William A. Wheeler was born in Malone New York on June 30th 1819. His father Almon Wheeler was a successful lawyer but died when William was only eight. His mother took in boards from the Franklin Academy which helped to pay William’s tuition. He studied law at the University of Vermont however financial and health problems forced him to drop out so he never earned a formal degree although he received a number of honorary ones later in life. After he left school he went to work for Asa Hascall where he finished out his education and became a lawyer in 1845.
Wheeler entered politics when he became the town clerk and later was elected the local school commissioner and inspector. In 1846 he was elected the District Attorney and in 1850 he was elected to the State Assembly where he served until being elected to the State Senate in 1858, the same year he joined the Republican Party. In 1861 he was elected to the House of Representatives where he served for the next two years. He returned to New York where he worked on the state’s Constitution and established himself with the Republican Party. In 1868 he was elected back to the House where he chaired the committee on Pacific Railroads. At the time the Union Railroad was bribing politicians for favorable contracts in what would become as the Credit Mobilier Scandal. Wheeler refused the bribes and even resigned his position in order to avoid any further connection to the situation. In 1872 the New York political machine tried to push Wheeler into the position of Speaker of the House but he refused, citing throat problems. He even considered resigning but was convinced to remain in Congress.
Wheeler went mostly unnoticed as a member of Congress until 1874. The state election of Louisiana came down to a tie. Grant named the Republican Kellogg as the new Governor but hostilities broke out resulting in the death of 52 people during a riot in New Orleans. Kellogg was removed from office by a mob so Grant sent federal troops to restore the peace and reinstate Kellogg to office.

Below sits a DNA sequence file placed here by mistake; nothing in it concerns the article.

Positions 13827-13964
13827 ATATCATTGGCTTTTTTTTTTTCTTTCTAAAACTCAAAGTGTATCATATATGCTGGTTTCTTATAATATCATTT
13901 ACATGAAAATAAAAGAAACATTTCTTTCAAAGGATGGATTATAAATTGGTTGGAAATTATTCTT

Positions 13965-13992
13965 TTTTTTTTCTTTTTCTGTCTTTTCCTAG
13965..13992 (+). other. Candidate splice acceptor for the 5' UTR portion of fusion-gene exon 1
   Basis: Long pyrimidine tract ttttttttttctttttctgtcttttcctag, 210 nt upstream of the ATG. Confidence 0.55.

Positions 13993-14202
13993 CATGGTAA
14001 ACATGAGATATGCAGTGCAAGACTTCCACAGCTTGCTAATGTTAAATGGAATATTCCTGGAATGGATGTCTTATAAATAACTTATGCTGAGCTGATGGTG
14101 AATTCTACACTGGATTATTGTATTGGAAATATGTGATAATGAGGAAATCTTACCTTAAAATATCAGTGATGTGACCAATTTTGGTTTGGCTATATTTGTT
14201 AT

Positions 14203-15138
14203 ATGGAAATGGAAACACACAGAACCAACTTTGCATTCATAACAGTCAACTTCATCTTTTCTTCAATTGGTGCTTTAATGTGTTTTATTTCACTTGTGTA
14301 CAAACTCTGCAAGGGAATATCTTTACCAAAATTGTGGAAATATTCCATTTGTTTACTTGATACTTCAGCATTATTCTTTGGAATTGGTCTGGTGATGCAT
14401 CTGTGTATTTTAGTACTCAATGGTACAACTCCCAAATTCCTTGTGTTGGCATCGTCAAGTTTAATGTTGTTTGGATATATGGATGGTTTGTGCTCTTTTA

The House eventually sent a committee to settle the dispute. After much debate they eventually voted for the Wheeler Compromise, an agreement that kept Kellogg in the position of Governor but allowed the Democrats to make appointments. The agreement allowed the federal troops to withdraw from the state and was seen as the first step towards the end of the Reconstruction Era. When the Democrats violated the terms of the agreement the federal government turned a blind eye to the situation in order to not start a new war. In 1873 Congress voted itself a 5 year retroactive pay raise. Wheeler saw this as an excessive use of power and voted against it but the bill still passed. He retuned the pay raise to the treasury out of principle.
In 1876 Wheeler attended the Republican convention where Rutherford B. Hayes was nominated to be the Presidential candidate. After the last two Republican Vice Presidents had both been named in the Credit Mobilier Scandal they needed someone with a clean reputation and Wheeler’s name was placed on the ballot. After the first vote the other candidates withdrew and he won the nomination. The election became hotly disputed as the parties split the northern vote, the election was thrown to the southern states. The Republicans promised the South that they would end the Reconstruction and withdraw the federal troops in exchange for their support. Hays became President and southern Blacks were left to the discretion of the states governments, which would result in segregation policies for the next hundred years.
As Vice President Wheeler found himself outside of Hays’ inner circle and mostly just presided over the business of the Senate, including casting the tie breaker vote six times. He also found himself coming between the President and the New York political machine. He knew Hays would need the support of the powerful Republican machine but he also knew that any association with a scandal would damage the party as a whole.
In the next election Hays decided not to run, he had been battling with the New York political machine and saw no chance of winning the nomination. The Republicans chose James Garfield and Chester A. Arthur, who was friendly with the leader of the New York machine and its top boss Roscoe Conkling. Wheeler’s final act as Vice President was to swear in Arthur. Wheeler retuned to New York where he ran for the Senate in 1881 against Conkling. Wheeler didn’t want to win, he just wanted to keep Conkling out of the Senate, in the end he managed to split the vote and Ambrose Clark won the election.
After the Senatorial election Wheeler’s health began do decline. When Arthur became President he offered Wheeler an appointment to a commission studying tariff laws but Wheeler turned him down. He retuned to his home in Malone New York and on June 4th 1887 he died.
William Wheeler was perhaps the most honest man ever elected Vice President. He avoided involvement in the corruption of the day and tried to keep the peace. As such he is also the most forgotten Vice President as they are usually remembered for either being involved in some kind of controversy or how they died. Perhaps being forgotten isn’t such a bad thing after all.
So, if you vote for me as Vice President I promise to be so uncontroversial you won’t even know I’m in the office, since I plan to spend most of my time hanging out at the free pool anyhow.